During the financial disaster on Wall Street a year ago, politicians, economists, and pundits became obsessed with the term “moral hazard,” which occurs when a person, corporation, or other entity makes riskier choices because the consequences have been artificially manipulated. The Wall Street bailout created a moral hazard because it shielded financial institutions from the consequences of their actions. If a corporation knows it would be rescued by the government after making bad decisions, it has fewer incentives to change behavior or learn from mistakes.
The government takeover of the health care industry will institutionalize moral hazards as “too big to fail” could become a registered trademark. Before government mandates that its citizens buy insurance and expands coverage to millions, we should consider the current outlook of health care spending for the American taxpayer.
Let’s start by looking at Medicare in 1966, when costs were around $3 billion and projected to reach $12 billion (allowing for inflation) by 1990, according to the House Ways and Means Committee at the time. However, the actual cost by the projected date was $107 billion, almost nine times the original estimate. In 2008, Medicare’s cost grew to almost $450 billion.
These figures are striking, but only tell part of the story.
Last year’s figures still count baby boomers among those paying into the system. Once this enormous sector of the population begins to retire, there will be a dramatic shift from taxpayers to tax-consumers. The original plan was based on a substantial sector of the population paying into the system. Yet birth rates have never caught up to the historic numbers of the post-World War II generation. This is the Medicare financial disaster that has been predicted for decades. However, due to the political suicide of addressing an issue that affects the country’s largest voting block, the answer has been to wait for another Congress or another administration to handle the problem.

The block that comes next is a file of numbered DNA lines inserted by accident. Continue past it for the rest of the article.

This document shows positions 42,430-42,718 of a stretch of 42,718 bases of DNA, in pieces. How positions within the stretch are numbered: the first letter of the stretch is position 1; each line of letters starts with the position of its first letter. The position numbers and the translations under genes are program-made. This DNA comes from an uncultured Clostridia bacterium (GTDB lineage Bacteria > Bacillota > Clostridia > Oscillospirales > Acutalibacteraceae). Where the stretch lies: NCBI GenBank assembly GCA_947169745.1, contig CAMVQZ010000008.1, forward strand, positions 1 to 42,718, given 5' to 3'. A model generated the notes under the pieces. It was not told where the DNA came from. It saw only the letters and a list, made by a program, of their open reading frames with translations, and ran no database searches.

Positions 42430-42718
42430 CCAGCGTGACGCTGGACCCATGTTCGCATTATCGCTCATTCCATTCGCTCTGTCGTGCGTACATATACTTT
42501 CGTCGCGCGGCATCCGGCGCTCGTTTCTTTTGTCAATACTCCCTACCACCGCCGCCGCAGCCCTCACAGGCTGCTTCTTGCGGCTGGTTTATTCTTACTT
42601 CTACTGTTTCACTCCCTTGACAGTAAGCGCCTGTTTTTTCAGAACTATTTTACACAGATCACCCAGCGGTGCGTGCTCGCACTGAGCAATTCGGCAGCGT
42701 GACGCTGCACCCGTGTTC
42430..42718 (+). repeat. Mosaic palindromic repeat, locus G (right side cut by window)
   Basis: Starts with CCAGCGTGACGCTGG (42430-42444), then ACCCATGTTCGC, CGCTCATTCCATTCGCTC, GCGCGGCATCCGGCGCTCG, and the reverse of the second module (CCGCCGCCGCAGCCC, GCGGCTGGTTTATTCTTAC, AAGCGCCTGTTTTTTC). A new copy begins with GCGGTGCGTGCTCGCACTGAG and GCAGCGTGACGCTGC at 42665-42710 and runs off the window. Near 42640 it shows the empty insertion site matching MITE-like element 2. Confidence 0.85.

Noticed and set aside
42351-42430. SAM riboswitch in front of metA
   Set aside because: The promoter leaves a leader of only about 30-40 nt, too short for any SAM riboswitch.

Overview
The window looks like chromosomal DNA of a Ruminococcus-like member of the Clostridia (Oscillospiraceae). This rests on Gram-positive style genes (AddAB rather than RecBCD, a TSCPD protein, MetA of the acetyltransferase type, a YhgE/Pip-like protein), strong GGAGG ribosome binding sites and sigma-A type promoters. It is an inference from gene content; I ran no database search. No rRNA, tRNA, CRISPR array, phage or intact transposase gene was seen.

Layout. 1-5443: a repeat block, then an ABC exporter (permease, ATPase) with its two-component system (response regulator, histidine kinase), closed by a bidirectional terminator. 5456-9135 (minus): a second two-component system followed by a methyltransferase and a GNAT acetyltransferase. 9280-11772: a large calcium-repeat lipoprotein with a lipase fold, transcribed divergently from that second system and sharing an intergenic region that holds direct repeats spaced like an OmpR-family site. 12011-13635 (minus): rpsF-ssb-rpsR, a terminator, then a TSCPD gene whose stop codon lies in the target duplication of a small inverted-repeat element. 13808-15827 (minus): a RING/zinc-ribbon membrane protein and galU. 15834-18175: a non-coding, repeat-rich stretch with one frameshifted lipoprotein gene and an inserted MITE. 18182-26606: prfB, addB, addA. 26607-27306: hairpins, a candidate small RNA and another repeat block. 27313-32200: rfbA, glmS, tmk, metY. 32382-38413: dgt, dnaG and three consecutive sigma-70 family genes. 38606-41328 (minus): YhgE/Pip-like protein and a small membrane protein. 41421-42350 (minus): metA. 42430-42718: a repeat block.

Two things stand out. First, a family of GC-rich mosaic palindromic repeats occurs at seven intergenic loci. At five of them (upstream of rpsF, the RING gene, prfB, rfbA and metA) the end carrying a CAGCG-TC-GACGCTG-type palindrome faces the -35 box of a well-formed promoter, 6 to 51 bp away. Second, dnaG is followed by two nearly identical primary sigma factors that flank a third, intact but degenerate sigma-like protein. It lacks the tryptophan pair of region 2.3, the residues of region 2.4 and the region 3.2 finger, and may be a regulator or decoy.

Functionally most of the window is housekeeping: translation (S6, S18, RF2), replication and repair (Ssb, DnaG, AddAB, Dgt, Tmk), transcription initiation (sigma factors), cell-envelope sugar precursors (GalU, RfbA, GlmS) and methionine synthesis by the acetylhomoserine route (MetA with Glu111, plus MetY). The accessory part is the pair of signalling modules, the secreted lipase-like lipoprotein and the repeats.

Why should the American people believe that universal health care will be any different? In order for this new system to survive, it will depend on two things: how much funding it can raise through taxes and how many loans it can muster despite a growing federal deficit.
For more on the health reform burdens being placed on the youth, see Robert J. Samuelson’s column in yesterday’s Washington Post.